Catholicism has pretty much stated that the Genesis creation account is allegorical. The serpent talking to Eve was not an actual event, but a story.
Yet I see and hear often from Christians the statement that prior to the serpent being cursed, snakes had legs. Science and evolution may claim that this is so, but if the first eleven chapters of the Bible are allegorical, why cling to the idea that snakes once had legs? What do Catholic teachings say about this?
The concept of the question comes from reading this:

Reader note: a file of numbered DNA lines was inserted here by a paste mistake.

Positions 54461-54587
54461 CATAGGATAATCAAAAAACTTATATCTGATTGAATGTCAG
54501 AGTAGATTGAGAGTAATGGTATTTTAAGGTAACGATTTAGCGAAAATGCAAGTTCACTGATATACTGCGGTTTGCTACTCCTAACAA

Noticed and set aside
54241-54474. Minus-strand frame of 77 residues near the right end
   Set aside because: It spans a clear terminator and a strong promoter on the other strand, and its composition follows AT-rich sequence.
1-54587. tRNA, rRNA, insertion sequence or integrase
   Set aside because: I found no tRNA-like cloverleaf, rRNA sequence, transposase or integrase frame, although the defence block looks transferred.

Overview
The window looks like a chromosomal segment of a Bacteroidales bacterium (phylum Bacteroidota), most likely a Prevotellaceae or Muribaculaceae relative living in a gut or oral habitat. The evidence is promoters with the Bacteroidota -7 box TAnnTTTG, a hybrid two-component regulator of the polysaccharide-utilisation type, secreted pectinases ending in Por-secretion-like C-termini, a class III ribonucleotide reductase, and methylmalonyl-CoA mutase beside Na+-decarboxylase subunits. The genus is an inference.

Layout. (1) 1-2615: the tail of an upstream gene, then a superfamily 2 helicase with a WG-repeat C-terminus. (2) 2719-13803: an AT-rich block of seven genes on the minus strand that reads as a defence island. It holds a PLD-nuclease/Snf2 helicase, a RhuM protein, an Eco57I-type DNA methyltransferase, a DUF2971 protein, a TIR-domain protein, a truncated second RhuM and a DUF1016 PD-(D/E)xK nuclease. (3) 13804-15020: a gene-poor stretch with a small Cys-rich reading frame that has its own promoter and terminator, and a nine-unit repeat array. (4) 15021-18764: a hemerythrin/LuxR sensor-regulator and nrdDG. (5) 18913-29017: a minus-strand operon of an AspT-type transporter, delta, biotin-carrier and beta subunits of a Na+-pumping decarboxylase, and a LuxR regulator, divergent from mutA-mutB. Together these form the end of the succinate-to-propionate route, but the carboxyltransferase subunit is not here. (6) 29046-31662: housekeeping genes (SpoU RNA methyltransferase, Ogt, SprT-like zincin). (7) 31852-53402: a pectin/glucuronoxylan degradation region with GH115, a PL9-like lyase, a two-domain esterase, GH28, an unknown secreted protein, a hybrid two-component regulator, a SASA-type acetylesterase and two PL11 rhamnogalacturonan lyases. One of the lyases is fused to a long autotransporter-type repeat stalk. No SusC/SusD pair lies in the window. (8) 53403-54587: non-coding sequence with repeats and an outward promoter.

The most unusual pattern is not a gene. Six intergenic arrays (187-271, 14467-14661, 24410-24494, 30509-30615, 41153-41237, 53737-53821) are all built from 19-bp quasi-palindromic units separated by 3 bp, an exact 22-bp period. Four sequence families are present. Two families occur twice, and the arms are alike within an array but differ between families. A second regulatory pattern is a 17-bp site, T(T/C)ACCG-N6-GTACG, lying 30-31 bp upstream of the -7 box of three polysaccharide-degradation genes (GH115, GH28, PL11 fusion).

[3:14] Each of the three punishments (the snake, the woman, the man) has a double aspect, one affecting the individual and the other affecting a basic relationship. The snake previously stood upright, enjoyed a reputation for being shrewder than other creatures, and could converse with human beings as in vv. 1–5. It must now move on its belly, is more cursed than any creature, and inspires revulsion in human beings (v. 15). (Source: New American Bible (Revised Edition) (NABRE), notes on Genesis chapter 3, as found at the website of the United States Conference of Catholic Bishops)